The sign of a menacing spin bowler is how he takes his wickets.
In today's age of white-ball cricket, too often wristspinners are given the leeway of going for runs, just as long as they can get batsmen to eventually miscue an attacking shot. But on the opening day of the Under-19 World Cup, Shafiqullah Ghafari's spell of 6 for 15 reminded us all what quality legspin is all about, by putting a chokehold on his opposition and forcing them to tap out after a brief struggle.
He attacked the stumps and pegged them back four times. On the other two occasions, he trapped one batsman lbw while one edged a soft push to first slip. None of his wickets needed the help of any outfielder and each of his wickets were taken off batsmen who were simply looking to defend. What does that tell us?
It tells us how wary teams are of Afghanistan and their spin contingent. And as they continue to produce wristspinners who take the world by storm, the latest to raise his hand is Ghafari, who fell in love with the art of legspin watching videos on the internet.
"When I started playing cricket, all the time I was watching Shane Warne videos online," Ghafari said after the match." So I was inspired from him how to bowl legspin.
"Six wickets in a World Cup first match, it's a dream. It has given me confidence for future matches as well. I knew if I bowled in the right areas, then everything would work out."
He wasn't supposed to be the star of the team. For that, there was Noor Ahmed, the left-arm orthodox spinner who recently made heads turn by becoming the youngest person - at 15 - to participate in an IPL auction. But sometimes it helps to lurk in the shadows. There isn't much footage of Ghafari floating on the internet, so when he was introduced to bowl in the 14th over, South Africa didn't know what to expect.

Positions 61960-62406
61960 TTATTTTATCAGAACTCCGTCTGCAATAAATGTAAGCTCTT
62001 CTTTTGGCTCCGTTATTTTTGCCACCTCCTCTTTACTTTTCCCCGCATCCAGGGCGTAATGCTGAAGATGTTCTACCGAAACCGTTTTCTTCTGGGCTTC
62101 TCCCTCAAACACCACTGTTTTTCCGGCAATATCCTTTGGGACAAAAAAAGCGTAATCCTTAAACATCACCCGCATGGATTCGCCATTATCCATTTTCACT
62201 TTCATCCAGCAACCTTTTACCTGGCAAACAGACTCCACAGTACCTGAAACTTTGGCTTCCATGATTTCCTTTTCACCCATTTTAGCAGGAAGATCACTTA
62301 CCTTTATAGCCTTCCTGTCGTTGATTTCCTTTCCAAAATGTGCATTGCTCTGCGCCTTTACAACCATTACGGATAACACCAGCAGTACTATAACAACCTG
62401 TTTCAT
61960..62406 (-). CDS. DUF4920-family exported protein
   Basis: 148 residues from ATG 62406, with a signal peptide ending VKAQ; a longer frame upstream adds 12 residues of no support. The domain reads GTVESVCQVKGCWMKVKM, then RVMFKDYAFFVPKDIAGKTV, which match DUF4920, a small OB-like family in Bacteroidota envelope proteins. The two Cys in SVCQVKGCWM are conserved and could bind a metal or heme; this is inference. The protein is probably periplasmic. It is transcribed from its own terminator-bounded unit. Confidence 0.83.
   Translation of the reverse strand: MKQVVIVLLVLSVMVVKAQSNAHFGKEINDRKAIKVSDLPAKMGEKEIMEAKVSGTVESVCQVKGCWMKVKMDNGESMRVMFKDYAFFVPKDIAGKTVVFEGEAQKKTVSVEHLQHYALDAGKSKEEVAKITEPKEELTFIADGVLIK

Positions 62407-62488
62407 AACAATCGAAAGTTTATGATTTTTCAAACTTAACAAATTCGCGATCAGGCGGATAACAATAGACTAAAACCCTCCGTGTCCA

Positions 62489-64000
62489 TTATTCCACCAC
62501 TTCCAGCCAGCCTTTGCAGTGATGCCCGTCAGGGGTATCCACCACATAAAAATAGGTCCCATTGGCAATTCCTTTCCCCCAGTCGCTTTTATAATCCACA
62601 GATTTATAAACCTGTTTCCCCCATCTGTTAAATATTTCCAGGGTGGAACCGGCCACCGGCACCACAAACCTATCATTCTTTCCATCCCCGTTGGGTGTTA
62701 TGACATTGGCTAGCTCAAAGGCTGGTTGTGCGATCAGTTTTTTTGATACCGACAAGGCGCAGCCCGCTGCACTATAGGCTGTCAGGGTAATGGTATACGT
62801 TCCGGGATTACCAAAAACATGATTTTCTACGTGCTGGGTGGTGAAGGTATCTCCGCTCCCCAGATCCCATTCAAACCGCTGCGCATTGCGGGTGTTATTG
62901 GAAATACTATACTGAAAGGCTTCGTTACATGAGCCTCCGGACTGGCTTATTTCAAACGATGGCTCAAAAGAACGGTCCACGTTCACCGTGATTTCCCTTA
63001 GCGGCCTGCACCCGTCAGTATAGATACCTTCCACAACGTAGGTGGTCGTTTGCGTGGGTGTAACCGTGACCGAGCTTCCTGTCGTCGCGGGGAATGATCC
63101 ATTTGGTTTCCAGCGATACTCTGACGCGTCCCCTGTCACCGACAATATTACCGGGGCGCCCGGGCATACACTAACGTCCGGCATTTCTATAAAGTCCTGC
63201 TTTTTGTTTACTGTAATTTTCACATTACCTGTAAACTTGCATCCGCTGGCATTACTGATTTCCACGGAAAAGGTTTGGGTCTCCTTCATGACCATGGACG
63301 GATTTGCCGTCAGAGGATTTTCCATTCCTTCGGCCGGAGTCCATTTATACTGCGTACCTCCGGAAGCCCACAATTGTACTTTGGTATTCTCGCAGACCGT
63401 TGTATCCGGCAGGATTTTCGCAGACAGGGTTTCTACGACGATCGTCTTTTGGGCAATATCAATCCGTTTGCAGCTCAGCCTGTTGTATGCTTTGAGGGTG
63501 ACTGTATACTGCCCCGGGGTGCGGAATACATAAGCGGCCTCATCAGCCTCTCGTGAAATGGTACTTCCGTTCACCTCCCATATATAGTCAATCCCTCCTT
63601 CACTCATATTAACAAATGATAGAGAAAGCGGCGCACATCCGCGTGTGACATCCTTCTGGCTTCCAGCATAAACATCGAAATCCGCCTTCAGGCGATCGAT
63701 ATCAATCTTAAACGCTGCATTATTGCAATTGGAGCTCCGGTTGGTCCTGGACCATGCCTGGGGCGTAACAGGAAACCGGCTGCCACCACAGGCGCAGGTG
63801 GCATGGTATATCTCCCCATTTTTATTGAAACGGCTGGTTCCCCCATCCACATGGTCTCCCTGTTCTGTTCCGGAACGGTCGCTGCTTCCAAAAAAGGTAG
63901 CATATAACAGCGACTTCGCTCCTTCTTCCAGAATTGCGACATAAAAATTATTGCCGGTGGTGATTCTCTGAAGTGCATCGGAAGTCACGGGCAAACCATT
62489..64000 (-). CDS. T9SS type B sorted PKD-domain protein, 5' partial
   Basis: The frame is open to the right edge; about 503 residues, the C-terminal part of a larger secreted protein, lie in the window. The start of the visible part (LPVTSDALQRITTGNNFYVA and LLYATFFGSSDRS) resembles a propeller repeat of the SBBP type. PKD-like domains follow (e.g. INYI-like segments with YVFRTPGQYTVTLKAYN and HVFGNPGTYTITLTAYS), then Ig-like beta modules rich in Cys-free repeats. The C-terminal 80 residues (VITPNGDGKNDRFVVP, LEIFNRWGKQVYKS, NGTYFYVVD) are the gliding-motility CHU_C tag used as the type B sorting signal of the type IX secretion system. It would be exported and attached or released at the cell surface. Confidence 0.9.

In his second over, Ghafari got his googly to turn from a length, and bowled Levert Manje for a duck. Next over, he came around the wicket to trap left-handed Jack Lees lbw for 0 too, and when he was given a shot at dismantling the South African tail, you didn't need to be a soothsayer to know what was to come.
A ripping wrong'un from outside off stump went through Khaya Cotani's defences to hit the timber. Tiaan van Vuuren then looked to defend what he thought was a googly to the on-side, but instead the legbreak turned past him, took the outside edge and found the fielder at slip, and he got reached his five-for in a classical wristspinner's style, getting the googly to turn so sharply that Achille Cloete was trying to defend outside off stump, but the ball went through him to clip middle.
The cherry on the top was Ghafari's sixth - the wicket of big-hitting Gerald Coetzee, which turned in so sharply to go through him that the batsman was left on his knees wondering what just happened. Between all this, he conceded just the one boundary in 55 deliveries, of which 40 were dot balls, and helped his side bowl South Africa out for only 129. He effectively won the game for Afghanistan even before their batsmen had to pad up.
"When I bowl in tandem with Noor, our focus - all the time - is to bowl dot balls," Ghafari said. "We want the batsman to make mistakes. We never think about who is taking the wicket. Both of us want to bowl dot balls, keep the economy under three, and the wickets just follow."
So in the land where fast bowlers dream to bowl, a spinner ruled Kimberley. Ghafari reminded us that classical legbreak still has a place in the sport. And he also showed while India produce batsmen by the dozen and Pakistan is the breeding ground of pacers, it's Afghanistan who are well and truly the world's best exporters of spin bowlers.